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Health Tip: Avoid These 5 Pre-Bedtime Don'ts

Posted yesterday in Daily MedNews

-- Your habits just before you slip into bed could be sabotaging your night of sleep. The National Sleep Foundation says do NOT: Take any over-the-counter medications that contain pseudoephedrine, found in common cold medicines, which can keep you awake. Opt for a nighttime formula that may help you feel drowsy. Text, watch TV or spend time on the computer shortly before bed. Take a hot shower or bath just before bed. It's best to do so about an hour before you plan to sleep, as that gives...

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'Entitled' People May Be Pursuing an Unhappy Path

Posted yesterday in Daily MedNews

THURSDAY, Sept. 29, 2016 -- "Entitled" individuals who feel superior to others often end up unhappy when reality fails to match their expectations, new research shows. "Entitlement is a broad construct, but basically it refers to a desire to get something for nothing," explained study lead author Joshua Grubbs, assistant professor of psychology at Bowling Green State University in Ohio. According to Grubbs, entitlement is a personality trait where a person has an exaggerated belief that he or...

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Cancer Patients in Poorer Countries Often Go Without Radiation

Posted yesterday in Daily MedNews

THURSDAY, Sept. 29, 2016 -- Many cancer patients in low- and middle-income nations who would benefit from radiation treatment don't receive it, a new study finds. "In Ghana and the Philippines, for example, about eight in 10 cancer patients who need radiation therapy will not receive needed treatment," said study co-author Dr. Elena Fidarova, a researcher at the International Atomic Energy Agency in Vienna, Austria. She and her colleagues analyzed data from nine nations: Costa Rica, Ghana,...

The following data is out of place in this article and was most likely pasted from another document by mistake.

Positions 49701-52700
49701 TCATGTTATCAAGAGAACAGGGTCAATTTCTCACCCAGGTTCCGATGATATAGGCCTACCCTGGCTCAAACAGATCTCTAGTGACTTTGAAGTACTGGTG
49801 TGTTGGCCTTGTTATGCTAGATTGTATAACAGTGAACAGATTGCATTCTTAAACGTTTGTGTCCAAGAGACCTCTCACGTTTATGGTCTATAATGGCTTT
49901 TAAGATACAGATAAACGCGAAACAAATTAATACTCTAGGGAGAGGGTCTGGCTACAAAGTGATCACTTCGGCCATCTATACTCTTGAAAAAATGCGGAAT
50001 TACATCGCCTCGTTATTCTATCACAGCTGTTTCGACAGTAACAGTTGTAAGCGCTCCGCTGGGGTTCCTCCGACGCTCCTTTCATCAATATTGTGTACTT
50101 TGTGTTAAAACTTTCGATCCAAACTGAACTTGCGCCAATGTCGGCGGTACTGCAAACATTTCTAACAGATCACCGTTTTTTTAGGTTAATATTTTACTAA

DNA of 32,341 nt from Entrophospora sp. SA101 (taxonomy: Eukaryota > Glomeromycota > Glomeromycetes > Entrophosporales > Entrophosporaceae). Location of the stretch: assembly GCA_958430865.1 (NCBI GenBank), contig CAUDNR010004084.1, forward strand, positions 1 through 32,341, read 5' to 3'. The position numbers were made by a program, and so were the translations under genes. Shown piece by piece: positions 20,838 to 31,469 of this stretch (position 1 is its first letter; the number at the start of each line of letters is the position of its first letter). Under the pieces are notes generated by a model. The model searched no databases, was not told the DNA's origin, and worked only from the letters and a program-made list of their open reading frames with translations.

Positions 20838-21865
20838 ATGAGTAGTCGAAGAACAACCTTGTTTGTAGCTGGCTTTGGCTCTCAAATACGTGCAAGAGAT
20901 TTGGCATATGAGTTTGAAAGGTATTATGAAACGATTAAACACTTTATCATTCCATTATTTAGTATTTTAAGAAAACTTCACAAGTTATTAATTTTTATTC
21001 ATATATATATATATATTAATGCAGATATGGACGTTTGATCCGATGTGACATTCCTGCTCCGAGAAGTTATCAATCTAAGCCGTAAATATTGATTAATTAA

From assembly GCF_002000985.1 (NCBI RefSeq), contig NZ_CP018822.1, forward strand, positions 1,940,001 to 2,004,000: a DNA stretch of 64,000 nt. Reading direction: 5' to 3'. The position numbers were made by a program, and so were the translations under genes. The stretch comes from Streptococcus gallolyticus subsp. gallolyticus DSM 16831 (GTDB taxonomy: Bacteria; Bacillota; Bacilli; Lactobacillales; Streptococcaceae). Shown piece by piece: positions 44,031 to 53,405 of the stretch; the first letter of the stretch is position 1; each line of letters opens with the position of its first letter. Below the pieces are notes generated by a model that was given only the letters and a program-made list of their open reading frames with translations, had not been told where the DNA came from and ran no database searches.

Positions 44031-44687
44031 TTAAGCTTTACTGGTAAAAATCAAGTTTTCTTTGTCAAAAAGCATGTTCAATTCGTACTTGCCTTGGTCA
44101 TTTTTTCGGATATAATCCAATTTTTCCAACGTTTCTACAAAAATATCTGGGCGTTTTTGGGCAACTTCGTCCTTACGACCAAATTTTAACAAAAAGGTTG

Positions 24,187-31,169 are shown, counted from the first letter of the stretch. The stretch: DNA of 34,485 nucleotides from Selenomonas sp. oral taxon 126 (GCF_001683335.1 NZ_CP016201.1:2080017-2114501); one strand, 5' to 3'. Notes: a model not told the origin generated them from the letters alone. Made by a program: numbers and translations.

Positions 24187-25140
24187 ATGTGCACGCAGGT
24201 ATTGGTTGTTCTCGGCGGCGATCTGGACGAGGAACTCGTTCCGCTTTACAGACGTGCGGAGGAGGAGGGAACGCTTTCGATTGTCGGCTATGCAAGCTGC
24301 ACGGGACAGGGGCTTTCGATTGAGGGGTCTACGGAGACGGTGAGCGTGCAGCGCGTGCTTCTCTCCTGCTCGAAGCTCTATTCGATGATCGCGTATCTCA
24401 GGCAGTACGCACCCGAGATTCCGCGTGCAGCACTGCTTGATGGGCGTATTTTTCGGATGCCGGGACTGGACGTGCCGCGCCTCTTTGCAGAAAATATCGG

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Can You Blame Your Headaches on Your Thyroid?

Posted 2 days ago in Daily MedNews

THURSDAY, Sept. 29, 2016 -- People with migraines and other headache disorders have a greater risk of a thyroid disease known as hypothyroidism, a new study suggests. Hypothyroidism occurs when the body doesn't produce sufficient amounts of thyroid hormone. This can cause mood swings, weight gain, hair loss, fatigue, constipation and irregular menstrual cycles, according to researchers at the University of Cincinnati College of Medicine. The study included more than 8,400 people. The volunteers...

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Flagging Flu-Shot Rate Worries CDC

Posted 2 days ago in Daily MedNews

THURSDAY, Sept. 29, 2016 -- The flu-vaccination rate sagged in the United States last season, causing concern among public health officials that more Americans might wave off a flu shot this year. Influenza vaccination coverage declined 1.5 percent across the entire U.S. population during the 2015-2016 flu season, with only 46 percent of Americans receiving the annual vaccine, the U.S. Centers for Disease Control and Prevention announced Thursday. "Flu is serious. Flu is unpredictable. Flu...

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Concern About Dialysis Safety Spurs CDC Action

Posted 2 days ago in Daily MedNews

THURSDAY, Sept. 29, 2016 -- Steps to reduce bloodstream infections in dialysis patients will be mapped out Thursday at a meeting of the U.S. Centers for Disease Control and Prevention and a coalition of kidney and dialysis groups. Dialysis treatment -- either in a hospital, a dialysis unit or at home -- is needed when the kidneys cannot filter wastes from the body sufficiently. Each year, about 37,000 dialysis patients in the United States develop potentially deadly bloodstream infections...